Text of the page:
Thursday, February 28, 2008

Dates of Note in Country Music, March 1-15

Category: News

March 1:

Janis Oliver of Sweethearts of the Rodeo born in Manhattan Beach, California, 1954 (now 54)
Sara Hickman born in Jacksonville, North Carolina, 1963 (now 45)
Clinton Gregory born in Martinsville, Virginia, 1966 (now 42)
Cliffie Stone born in Stockton, California, 1917 (died 1998)
Pearl Butler died (unknown cause), 198 (was 61)
Johnny Cash wed June Carter Smith Nix in Franklin, Kentucky, 1968
California governor Ronald Reagan issues a full pardon to Merle Haggard, 1972

March 2:

Doc Watson born in Deep Gap, North Carolina, 1923 (now 85)
Larry Stewart born in Paducah, Kentucky, 1959 (now 49)
Lonnie Glosson died (natural causes), 2001 (was 93)

March 3:

John Carter Cash born in Madison, Tennessee, 1970 (now 38)
Jimmy Heap born in Taylor, Texas, 1922 (died 1977)
Kyle Bailes died (unknown cause), 1996 (was 80)
Harlan Howard died (heart attack), 2002 (was 74)
Benefit concert for DJ "Cactus" Jack Call held in Kansas City, Missouri, 1963. Among those performing: Patsy Cline, Hawkshaw Hawkins, Cowboy Copas, Wilma Lee & Stoney Cooper, George Jones, and Billy Walker.

March 4:

Betty Jack Davis born in Corbin, Kentucky, 1932 (died 1953)
John Duffey of the Country Gentlemen and Seldom Scene born in Washington, DC, 1934 (died 1996)
Scotty Stoneman died (overdose of prescription medication), 1973 (was 40)
Minnie Pearl died (complications from stroke), 1996 (was 83)
Eddie Dean died (emphysema), 1999 (was 91)

March 5:

Raymond Fairchild born in Cherokee, North Carolina, 1939 (now 69)
Jimmy Bryant born in Moultrie, Georgia, 1925 (died 1980)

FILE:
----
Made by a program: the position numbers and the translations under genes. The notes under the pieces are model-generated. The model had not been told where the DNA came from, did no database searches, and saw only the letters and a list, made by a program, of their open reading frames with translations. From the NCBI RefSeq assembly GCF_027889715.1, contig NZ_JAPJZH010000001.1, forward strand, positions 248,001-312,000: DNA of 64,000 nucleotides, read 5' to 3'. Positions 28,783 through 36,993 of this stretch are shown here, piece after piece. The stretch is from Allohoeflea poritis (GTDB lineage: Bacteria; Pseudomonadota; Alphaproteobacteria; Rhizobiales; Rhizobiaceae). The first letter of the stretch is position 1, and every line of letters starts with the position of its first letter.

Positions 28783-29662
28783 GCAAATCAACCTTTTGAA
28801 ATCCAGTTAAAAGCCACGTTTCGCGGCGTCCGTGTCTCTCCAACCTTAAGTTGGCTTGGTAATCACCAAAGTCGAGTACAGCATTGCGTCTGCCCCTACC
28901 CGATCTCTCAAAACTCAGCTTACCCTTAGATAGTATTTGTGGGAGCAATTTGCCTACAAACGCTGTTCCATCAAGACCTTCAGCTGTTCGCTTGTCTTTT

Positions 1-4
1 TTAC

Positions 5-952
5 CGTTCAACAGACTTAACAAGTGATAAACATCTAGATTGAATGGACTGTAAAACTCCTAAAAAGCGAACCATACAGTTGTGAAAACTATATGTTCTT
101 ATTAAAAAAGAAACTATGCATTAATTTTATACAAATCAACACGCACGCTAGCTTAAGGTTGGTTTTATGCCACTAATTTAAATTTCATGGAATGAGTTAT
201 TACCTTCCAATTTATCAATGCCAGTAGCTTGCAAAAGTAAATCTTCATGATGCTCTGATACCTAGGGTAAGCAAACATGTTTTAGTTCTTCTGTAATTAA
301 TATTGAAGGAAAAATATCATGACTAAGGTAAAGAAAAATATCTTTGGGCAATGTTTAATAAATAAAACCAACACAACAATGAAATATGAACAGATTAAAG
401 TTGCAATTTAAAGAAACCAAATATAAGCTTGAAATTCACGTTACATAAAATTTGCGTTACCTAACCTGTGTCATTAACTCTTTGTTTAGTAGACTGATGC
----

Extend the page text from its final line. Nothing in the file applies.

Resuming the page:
Patsy Cline died (plane crash), 1963 (was 30)
Cowboy Copas died (plane crash), 1963 (was 59)
Hawkshaw Hawkins died (plane crash), 1963 (was 41)
Randy Hughes died (plane crash), 1963 (was 34). Hughes was Patsy Cline's manager and Cowboy Copas' son-in-law as well as the pilot of the ill-fated plane.
Anna Carter Davis, original member of the Chuck Wagon Gang and widow of Jimmie Davis, died (complications following a fall), 2004 (was 87)

March 6:

Red Simpson born in Higley, Arizona, 1934 (now 74)
Doug Dillard of the Dillards born in East St. Louis, Missouri, 1937 (now 71)
Skip Ewing born in Red Lands, California, 1964 (now 44)
Cliff Carlisle born in Mount Eden, Kentucky, 1904 (died 1983)
Bob Wills born in Turkey, Texas, 1905 (died 1975)
Jean Chapel of the Coon Creek Girls born in Neon, Kentucky, 1925 (died 1995)
George Jones critically injured in single-vehicle accident, 1999
The siege of the Alamo ended, 1836. Davy Crockett, subject of legendary song, was among those who died during the battle. Johnny Cash would memorialize the fight in his song "Remember the Alamo."

March 7:

Townes Van Zandt born in Fort Worth Texas, 1944 (died 1997)
Jack Anglin died (car wreck), 1963 (was 46)
Pee Wee King died (heart attack), 2000 (was 86)

March 8:

Jimmy Dormire of Confederate Railroad born in Ann Arbor, Michigan, 1960 (now 48)
Randy Meisner of Poco and the Eagles born in Scotts Bluff, Nebraska, 1946 (now 62)
Johnny Dollar born in Kilgore, Texas, 1933 (died 1986)
Jimmy Stoneman born of the Stoneman Family born in Washington, DC, 1937 (died 2002)
Lew DeWitt of the Statler Brothers born in Roanoke, Virginia, 1939 (died 1990)
Stuart Hamblen died (brain tumor), 1989 (was 80)

March 9:

Mickey Gilley born in Natchez, Mississippi, 1936 (now 72)
Jimmy Fadden of the Nitty Gritty Dirt Band born in Long Beach, California, 1948 (now 60)
Ralph Sloan of the Ralph Sloan Dancers born in Wilson County, Tennessee, 1925 (died 1980)
George Burns died (natural causes), 1996 (was 100). The legendary actor had a country hit with "I Wish I Was Eighteen Again."
Chris LeDoux died (bile duct cancer), 2005 (was 56)
Final Saturday night Opry at the Ryman before the opening of the new Opry House, 1974

March 10: